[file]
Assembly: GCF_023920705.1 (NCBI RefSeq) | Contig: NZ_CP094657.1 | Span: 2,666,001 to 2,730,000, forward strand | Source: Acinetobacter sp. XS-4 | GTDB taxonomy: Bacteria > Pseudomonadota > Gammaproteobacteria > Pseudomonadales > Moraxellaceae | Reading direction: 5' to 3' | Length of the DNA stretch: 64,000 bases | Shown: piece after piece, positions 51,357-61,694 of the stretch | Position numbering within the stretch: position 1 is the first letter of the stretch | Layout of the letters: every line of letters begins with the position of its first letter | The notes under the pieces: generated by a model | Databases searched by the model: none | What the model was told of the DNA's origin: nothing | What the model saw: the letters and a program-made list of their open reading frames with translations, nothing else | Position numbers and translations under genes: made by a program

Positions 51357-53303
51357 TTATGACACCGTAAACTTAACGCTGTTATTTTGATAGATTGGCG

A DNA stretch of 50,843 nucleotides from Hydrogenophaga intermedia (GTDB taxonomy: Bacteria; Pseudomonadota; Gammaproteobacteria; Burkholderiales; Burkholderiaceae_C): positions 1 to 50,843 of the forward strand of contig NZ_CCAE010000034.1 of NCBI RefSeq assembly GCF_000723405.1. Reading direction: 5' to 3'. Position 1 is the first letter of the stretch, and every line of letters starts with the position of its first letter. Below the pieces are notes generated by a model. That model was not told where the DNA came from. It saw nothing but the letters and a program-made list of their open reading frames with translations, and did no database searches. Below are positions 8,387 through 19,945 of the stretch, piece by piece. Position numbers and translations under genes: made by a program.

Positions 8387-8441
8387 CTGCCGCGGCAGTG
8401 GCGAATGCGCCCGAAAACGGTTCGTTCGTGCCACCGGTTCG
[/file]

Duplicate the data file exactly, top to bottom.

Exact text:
Assembly: GCF_023920705.1 (NCBI RefSeq) | Contig: NZ_CP094657.1 | Span: 2,666,001 to 2,730,000, forward strand | Source: Acinetobacter sp. XS-4 | GTDB taxonomy: Bacteria > Pseudomonadota > Gammaproteobacteria > Pseudomonadales > Moraxellaceae | Reading direction: 5' to 3' | Length of the DNA stretch: 64,000 bases | Shown: piece after piece, positions 51,357-61,694 of the stretch | Position numbering within the stretch: position 1 is the first letter of the stretch | Layout of the letters: every line of letters begins with the position of its first letter | The notes under the pieces: generated by a model | Databases searched by the model: none | What the model was told of the DNA's origin: nothing | What the model saw: the letters and a program-made list of their open reading frames with translations, nothing else | Position numbers and translations under genes: made by a program

Positions 51357-53303
51357 TTATGACACCGTAAACTTAACGCTGTTATTTTGATAGATTGGCG

A DNA stretch of 50,843 nucleotides from Hydrogenophaga intermedia (GTDB taxonomy: Bacteria; Pseudomonadota; Gammaproteobacteria; Burkholderiales; Burkholderiaceae_C): positions 1 to 50,843 of the forward strand of contig NZ_CCAE010000034.1 of NCBI RefSeq assembly GCF_000723405.1. Reading direction: 5' to 3'. Position 1 is the first letter of the stretch, and every line of letters starts with the position of its first letter. Below the pieces are notes generated by a model. That model was not told where the DNA came from. It saw nothing but the letters and a program-made list of their open reading frames with translations, and did no database searches. Below are positions 8,387 through 19,945 of the stretch, piece by piece. Position numbers and translations under genes: made by a program.

Positions 8387-8441
8387 CTGCCGCGGCAGTG
8401 GCGAATGCGCCCGAAAACGGTTCGTTCGTGCCACCGGTTCG